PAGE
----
Despite increasing international calls for the inclusion of EBDM in public health programming and policymaking [16, 26,27,28,29], few studies have systematically examined dynamic EBCDP practices and the factors influencing them. In lower- and middle-income countries, little quantitative information is available on the status of and factors related to these practices in primary care health institutions. For instance, in Shanghai, various intervention programs have targeted the prevention of chronic diseases, including diabetes, hypertension, and stroke, as required by public health plans in Shanghai [30]. However, there have been few studies that investigate how public health practitioners have implemented these programs and the possible factors influencing the different aspects of EBCDP.

By surveying physicians from community healthcare centres (CHCs) in Shanghai, this study quantitatively measured the implementation and dissemination of EBCDP programs in Shanghai and examined possible factors influencing the various processes involved in EBCDP from the perspective of the physician. In China, primary care health institutions are responsible for chronic disease prevention and control [10]. Therefore, we focused on CHC physicians.



In this study, a multistage stratified cluster random sampling method was used to obtain a representative sample of physicians from CHCs in Shanghai. To make the sample comparable, a sample of CHCs was first collected randomly from 246 CHCs in Shanghai in 2019. Using a random number generator, 39 urban and 39 suburban CHCs were chosen. Then, we asked the administrations of the CHCs to assist with the survey. Ultimately, 36 CHCs in the urban area and 39 in the suburban area agreed to help, for a total of 75 CHCs. According to the average proportional distribution of various physician job titles in CHCs in Shanghai, we then randomly selected 6 junior physicians, 6 mid-level physicians, and 1 senior physician in each CHC. Finally, 975 questionnaires were provided to the participating physicians for completion between April and July 2019.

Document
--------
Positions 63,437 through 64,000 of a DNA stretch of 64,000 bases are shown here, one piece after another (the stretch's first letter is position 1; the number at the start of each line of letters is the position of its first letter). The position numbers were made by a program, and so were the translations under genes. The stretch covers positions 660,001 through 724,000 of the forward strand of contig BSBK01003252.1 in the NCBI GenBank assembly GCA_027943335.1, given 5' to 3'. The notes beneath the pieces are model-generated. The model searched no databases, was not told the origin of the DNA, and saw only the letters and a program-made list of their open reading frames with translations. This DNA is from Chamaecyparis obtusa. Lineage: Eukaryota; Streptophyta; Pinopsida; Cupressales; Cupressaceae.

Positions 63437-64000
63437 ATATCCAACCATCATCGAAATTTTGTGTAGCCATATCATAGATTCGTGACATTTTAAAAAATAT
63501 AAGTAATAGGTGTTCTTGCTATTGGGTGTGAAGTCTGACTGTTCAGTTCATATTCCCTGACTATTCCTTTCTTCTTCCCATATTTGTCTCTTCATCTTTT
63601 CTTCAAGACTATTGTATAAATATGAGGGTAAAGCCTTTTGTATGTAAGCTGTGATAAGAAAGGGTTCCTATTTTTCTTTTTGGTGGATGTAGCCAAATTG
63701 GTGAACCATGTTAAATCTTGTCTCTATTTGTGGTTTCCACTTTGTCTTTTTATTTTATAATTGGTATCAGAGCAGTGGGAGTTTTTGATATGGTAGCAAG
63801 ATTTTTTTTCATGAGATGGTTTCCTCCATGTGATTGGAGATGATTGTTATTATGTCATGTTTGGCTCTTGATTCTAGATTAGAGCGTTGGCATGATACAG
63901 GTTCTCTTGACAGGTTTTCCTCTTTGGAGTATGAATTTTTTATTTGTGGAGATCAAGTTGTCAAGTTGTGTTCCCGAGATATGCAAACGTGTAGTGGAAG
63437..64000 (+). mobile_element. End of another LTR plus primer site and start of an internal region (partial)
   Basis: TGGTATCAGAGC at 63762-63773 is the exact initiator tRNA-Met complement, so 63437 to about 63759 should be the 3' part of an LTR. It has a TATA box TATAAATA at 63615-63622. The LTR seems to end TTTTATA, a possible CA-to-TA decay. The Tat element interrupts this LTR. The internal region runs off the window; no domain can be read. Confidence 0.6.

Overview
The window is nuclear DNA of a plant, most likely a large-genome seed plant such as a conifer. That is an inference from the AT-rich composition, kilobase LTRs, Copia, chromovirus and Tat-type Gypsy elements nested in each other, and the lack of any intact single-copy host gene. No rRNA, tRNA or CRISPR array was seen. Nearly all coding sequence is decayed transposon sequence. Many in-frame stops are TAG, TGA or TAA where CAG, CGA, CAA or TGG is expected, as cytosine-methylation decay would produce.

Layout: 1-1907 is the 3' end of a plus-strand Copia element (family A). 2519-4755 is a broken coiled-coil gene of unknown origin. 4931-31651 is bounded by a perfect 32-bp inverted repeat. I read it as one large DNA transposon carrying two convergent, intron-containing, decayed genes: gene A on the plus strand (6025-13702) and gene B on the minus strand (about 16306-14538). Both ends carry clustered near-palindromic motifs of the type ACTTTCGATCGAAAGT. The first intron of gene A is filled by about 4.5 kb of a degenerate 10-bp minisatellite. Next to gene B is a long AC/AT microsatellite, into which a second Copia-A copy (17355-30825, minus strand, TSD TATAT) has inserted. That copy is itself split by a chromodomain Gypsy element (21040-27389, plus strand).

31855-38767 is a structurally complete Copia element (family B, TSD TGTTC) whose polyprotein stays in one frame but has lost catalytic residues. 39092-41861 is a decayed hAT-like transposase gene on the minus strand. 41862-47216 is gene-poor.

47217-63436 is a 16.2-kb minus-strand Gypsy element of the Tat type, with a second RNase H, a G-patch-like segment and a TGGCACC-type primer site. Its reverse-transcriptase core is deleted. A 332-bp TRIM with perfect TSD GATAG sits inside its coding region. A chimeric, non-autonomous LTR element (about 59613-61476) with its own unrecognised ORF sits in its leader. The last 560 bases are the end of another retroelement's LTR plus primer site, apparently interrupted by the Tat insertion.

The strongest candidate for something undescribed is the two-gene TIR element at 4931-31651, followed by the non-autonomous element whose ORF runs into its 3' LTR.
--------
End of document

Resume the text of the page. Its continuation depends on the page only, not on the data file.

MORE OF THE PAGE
EBCDP status

To analyse the status of EBCDP and the factors influencing it in CHCs in China, we used Dreisinger et al.’s (2012) analytic framework [31,32,33]. According to this framework, decisions to adopt, accept and utilize an innovation result from the following dynamic process [14]: (1) awareness, which involves defining the actions taken to make target audiences aware of the innovative programs across sites and settings [32]; (2) adoption, which is the absolute number, proportion, and representativeness of institutions and practitioners who deliver a program; (3) implementation, which is the extent to which an innovation is completely executed, accounting for adaptation and costs [34]; (4) maintenance, which is the extent to which a program becomes institutionalized or part of routine organizational practices and policies [32].